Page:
Make decisions easier for your patients. Use digital to show, not tell
By Zac Fine. May 10, 2017.
It’s cliché to say, but isn’t it remarkable how our lives are being transformed by digital technology? It’s extraordinary. Digital has changed how we do everything: relationships, travel, banking, exercise, food, navigation, learning, consuming books, music, news, films and health services. In two years you’ll be able to take a nap as your self-driving car delivers you to your destination or, assuming self-driving cars have blinds, you might use the journey time to tend to your sex robot.
A notable theme of the digital revolution is that decisions are getting easier. Abundant choice often makes for misery and companies know this so they are using digital technology to take the pain away. You can see it in the ubiquity of online reviews and ad retargeting, where you’re served ads based on your searches. Jeff Bezos was ahead of the curve when he introduced the “people who bought that also bought this…” teaser on Amazon; it’s plainly there to sell more stuff yet it makes your life easier. The information you want is served up when you need it.
The historian Yuval Noah Harari chillingly describes where this trajectory of AI-assisted decision making is likely to take us in his book Homo Deus: A Brief History of Tomorrow. Soon it will be sensible to cede most of our decisions to an intelligent personal assistant like Microsoft’s Cortana which offers lower chances of error than ourselves. Your Cortana might remind you, for example, not to make any important decisions as you go into a meeting if you haven’t eaten and your blood sugar level is low. It might pre-empt a conversation with the Cortana of a potential romantic partner next to you in a bar without either of you even knowing.
Your Cortana will know what you want to do, whether or not you’re conscious of it, by referencing your data footprint. If that sounds ludicrous, in 2015 researchers at the University of Cambridge and Stanford University found that Facebook likes were a better judge of personality traits than a person’s spouse. A computer model needed just 10 Facebook likes to judge a person’s personality more accurately than a co-worker, 70 to do better than a co-habitant, 150 likes to do better than a family member and 300 likes to top a spouse. Imagine how accurate your Cortana would be if it had access to every email you have ever written. And imagine the potential user benefits in areas such as health and dentistry, where problematic patterns of behaviour or symptoms could be recognised by your Cortana far earlier.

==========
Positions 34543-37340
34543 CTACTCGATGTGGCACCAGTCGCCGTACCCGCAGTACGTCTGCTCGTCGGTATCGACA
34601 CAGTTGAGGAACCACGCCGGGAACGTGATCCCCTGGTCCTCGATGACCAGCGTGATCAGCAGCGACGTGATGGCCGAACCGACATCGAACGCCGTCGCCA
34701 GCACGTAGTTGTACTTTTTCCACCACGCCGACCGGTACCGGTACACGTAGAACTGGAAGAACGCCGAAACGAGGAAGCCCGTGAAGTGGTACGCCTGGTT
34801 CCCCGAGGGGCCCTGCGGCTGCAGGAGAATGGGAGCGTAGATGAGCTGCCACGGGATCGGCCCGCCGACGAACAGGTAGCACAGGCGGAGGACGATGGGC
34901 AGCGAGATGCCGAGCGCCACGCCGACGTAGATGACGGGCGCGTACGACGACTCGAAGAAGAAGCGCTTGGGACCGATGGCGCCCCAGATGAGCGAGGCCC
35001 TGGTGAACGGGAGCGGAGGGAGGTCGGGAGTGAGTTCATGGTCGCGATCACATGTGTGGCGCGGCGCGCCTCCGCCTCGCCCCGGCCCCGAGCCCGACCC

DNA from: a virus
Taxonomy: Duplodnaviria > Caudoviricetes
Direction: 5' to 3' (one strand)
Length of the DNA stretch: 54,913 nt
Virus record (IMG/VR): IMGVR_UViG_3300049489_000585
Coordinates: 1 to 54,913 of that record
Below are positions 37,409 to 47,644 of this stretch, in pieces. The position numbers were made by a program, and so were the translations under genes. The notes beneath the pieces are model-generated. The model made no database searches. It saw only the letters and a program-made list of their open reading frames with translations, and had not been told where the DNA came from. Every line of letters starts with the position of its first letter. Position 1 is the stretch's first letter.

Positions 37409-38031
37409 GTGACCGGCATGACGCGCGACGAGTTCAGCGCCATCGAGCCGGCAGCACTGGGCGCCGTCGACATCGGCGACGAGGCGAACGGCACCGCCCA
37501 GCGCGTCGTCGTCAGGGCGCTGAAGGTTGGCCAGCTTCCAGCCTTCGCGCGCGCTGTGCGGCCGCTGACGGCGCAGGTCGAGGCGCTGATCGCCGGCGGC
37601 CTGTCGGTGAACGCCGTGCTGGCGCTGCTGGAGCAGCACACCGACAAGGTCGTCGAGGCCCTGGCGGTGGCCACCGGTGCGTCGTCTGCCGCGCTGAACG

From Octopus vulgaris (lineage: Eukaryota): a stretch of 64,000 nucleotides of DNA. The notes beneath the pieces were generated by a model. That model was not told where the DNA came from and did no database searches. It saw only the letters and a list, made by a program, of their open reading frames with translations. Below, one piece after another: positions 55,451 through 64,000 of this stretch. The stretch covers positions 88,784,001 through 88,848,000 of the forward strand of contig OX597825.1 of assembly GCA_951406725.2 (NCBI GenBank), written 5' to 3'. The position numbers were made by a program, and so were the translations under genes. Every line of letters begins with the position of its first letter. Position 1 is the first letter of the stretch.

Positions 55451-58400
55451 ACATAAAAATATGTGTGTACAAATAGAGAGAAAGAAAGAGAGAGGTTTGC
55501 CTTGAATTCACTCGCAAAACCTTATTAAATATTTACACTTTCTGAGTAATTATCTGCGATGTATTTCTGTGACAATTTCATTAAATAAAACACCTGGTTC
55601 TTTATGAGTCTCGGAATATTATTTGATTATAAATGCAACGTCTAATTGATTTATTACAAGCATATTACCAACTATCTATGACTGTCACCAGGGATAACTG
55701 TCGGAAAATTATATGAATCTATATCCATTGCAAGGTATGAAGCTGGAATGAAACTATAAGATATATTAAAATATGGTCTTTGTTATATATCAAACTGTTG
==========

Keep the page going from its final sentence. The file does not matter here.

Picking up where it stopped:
If the change we’ve already seen in our lives from digital technology is extraordinary, it will pale in comparison to what we’re going to see in the next 10 years. In dentistry an important revolution is already underway: Digital Smile Design. Typical of the revolutions happening in many industries, it’s using digital technology to make life easier for the customer. It’s a bit like Bezos’s idea in that it moves the emphasis away from single unit purchases, saying to patients “if you like that, here’s what it would look like with this…”. So patients can see what their implants and veneers, and whatever else, look like on them before they buy. At last, after a century of scaring patients with impenetrable treatment plans, we have a truly patient-centric consent tool based on what people want: visual information.
If you look at the way patient testimonials are presented by the likes of Dentcof it’s obvious that better visual information makes decisions easier for patients. Dentcof runs high quality, full width before and after photos of gorgeous-looking patients, interspersed with perfectly formatted clinical shots. The shots are clearly taken in studios with proper lighting and make up. There are high production value videos of patients, and best of all the clinicians appear, looking great, with an arm around their patients. It’s personal, emotional and informative. The copy throughout the Dentcof website is littered with typos and weird messaging but the imagery is so captivating that it works brilliantly — anyone looking for cosmetic, restorative or implant dentistry who sees testimonials like this is going to feel reassured.
Building this kind of patient testimonial publishing operation has got to be one of the best ways to harness your newfound photography skills if you are going down the Digital Smile Design route, as I expect most practices offering cosmetic, restorative and implant dentistry will do eventually. Doing both will do wonders for your new patient acquisition.
“Soon it will be sensible to cede most of our decisions to AI”
Zac Fine, content director